Additionally, Eriksen played in a far better and more stable Spurs side than the one Lo Celso has walked into. Lo Celso missed out on the seasons when Spurs were genuine title contenders and the team he joined, has been one going through a transitional period.


Instability at Tottenham


When Mauricio Pochettino was in charge, Tottenham were a model of stability. For over 5 years Spurs brought in players for low transfer sums, paid them relatively low wages and somehow, kept the vast majority of these players happy. This, however, is certainly no longer the case. Harry Kane’s attempts to force his way out of the club have been well documented.


In the Amazon All or Nothing documentary, we saw how unhappy Danny Rose and Christian Eriksen were at the club. Dele Alli hasn’t seemed himself for a number of years and the general buzz and excitement around Spurs has all but evaporated. While Antonio Conte will most likely bring some of this energy back, the fact is it has been missing for nearly three years.


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Chaos at boardroom level is commonplace in football these days and Spurs are no exception. Daniel Levy was lauded for a decade over the manner in which he ran the football club. This is no longer the case, with the vast majority of Spurs fans wanting a different person in charge of day to day running of the club.


Poor performances on the pitch coupled with Levy’s involvement in the ill-fated European Super League has damaged the relationship between fans and the club.


Lo Celso, like all Spurs players, have suffered from this instability. Since his arrival, Lo Celso has played under four different managers. Each manager has had a different style of play, a different philosophy, a different man-management style and a different game plan.


Spurs have jumped from manager to manager since 2019. Pochettino, a manager who likes his team to press high up the pitch and play football on the front foot was replaced by Jose Mourinho, who was badly burned by his spells at Chelsea and Manchester United and played an extremely pragmatic style of play.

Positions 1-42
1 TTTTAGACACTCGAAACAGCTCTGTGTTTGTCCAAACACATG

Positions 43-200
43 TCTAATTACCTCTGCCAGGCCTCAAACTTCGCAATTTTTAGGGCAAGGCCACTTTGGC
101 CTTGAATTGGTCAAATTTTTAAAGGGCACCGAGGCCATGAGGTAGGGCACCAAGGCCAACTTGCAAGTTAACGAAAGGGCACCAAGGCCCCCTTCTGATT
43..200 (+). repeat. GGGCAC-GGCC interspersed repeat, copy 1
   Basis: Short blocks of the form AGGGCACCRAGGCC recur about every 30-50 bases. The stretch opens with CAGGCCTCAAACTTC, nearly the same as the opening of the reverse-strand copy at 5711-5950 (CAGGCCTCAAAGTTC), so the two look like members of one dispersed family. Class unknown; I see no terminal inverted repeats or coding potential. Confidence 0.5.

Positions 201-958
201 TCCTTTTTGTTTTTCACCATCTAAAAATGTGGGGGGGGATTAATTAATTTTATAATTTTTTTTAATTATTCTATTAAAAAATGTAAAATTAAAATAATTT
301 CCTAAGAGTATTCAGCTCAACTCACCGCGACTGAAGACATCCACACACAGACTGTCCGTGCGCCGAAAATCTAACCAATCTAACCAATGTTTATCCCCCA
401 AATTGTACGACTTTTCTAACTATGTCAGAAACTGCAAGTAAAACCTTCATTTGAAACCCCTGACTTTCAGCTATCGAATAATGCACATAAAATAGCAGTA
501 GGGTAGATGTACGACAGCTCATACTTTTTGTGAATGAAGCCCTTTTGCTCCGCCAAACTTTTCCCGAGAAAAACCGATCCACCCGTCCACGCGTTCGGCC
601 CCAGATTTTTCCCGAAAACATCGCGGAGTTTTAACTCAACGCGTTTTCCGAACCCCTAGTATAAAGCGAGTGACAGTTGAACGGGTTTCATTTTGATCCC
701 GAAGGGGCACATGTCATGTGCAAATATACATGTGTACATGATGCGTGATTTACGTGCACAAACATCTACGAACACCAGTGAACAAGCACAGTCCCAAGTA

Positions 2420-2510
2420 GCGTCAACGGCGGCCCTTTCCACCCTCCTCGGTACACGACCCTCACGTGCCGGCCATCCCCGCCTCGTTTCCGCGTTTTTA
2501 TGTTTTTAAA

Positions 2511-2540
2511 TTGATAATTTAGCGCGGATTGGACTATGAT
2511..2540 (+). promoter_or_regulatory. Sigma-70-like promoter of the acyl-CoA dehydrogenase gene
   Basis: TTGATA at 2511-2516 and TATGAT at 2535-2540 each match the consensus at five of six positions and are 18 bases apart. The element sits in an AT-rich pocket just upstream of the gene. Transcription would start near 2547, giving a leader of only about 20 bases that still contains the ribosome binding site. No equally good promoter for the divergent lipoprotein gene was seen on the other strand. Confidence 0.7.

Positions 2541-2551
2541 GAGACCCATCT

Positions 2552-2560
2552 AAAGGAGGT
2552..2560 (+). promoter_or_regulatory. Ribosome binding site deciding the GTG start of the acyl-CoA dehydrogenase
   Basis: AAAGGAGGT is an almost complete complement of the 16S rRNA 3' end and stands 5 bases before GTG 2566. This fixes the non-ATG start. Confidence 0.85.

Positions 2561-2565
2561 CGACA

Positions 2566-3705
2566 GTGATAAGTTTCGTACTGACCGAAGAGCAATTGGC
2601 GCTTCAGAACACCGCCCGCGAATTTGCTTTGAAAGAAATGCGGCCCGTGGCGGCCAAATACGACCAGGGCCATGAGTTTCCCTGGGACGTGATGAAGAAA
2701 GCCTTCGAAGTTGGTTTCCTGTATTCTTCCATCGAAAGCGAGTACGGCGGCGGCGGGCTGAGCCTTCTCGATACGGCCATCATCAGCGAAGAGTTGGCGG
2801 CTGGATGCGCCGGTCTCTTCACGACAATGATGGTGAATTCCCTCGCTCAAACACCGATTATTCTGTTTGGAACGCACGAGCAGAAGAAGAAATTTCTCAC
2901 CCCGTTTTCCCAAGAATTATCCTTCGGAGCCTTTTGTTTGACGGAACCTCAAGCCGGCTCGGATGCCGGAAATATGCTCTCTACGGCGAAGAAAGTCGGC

Ryan Mason was then interim boss before Nuno Espirito Santo’s fateful reign at the club ended before it truly began. Nuno, whose Wolves side endured a disappointing 20/21 season, was not at the top of Spurs’ shortlist of candidates.


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Nuno deploys a defensive style quite similar to Mourinho, which is no surprise as Nuno played for Porto during José’s stint there. While Mourinho’s style was backed up by a trophy cabinet any manager would be the envy of, Nuno’s was not and unsurprisingly, he didn’t reach Christmas.


One Last Shot at Redemption


Antonio Conte has taken over and brought some excitement back to North London. While the Italian’s history of falling out with his employers suggests that his spell in charge won’t be a long one, the fact is, he has been successful everywhere that he has coached. Lo Celso should be a player that fits into an Antonio Conte system.


Conte often deploys either a 3-5-2 or 3-4-2-1 formation, meaning Lo Celso could thrive in one of the central midfield spots, perhaps alongside Pierre-Emile Højbjerg. Conte has won leagues with players far less talented than Lo Celso, meaning he will likely value the Argentine and, in time, come to see him as a valuable player.


Lo Celso’s Spurs career has been very stop/start. When he has played and gotten into a rhythm of games, his talent is clear to see. During the summer of 2021 at the Copa America, Lo Celso earned praise for his performances for Argentina as they went on to win a first international tournament since 1993.


Under Conte, Lo Celso has an opportunity to reignite his career and show that he is worth the £55 million that Spurs spent on him. Only time will tell whether or not he grasps this opportunity.


By: Oisín Doherty / @O_Doherty_99

Featured Image: @Juanffran / Getty Images – Tottenham Hotspur FC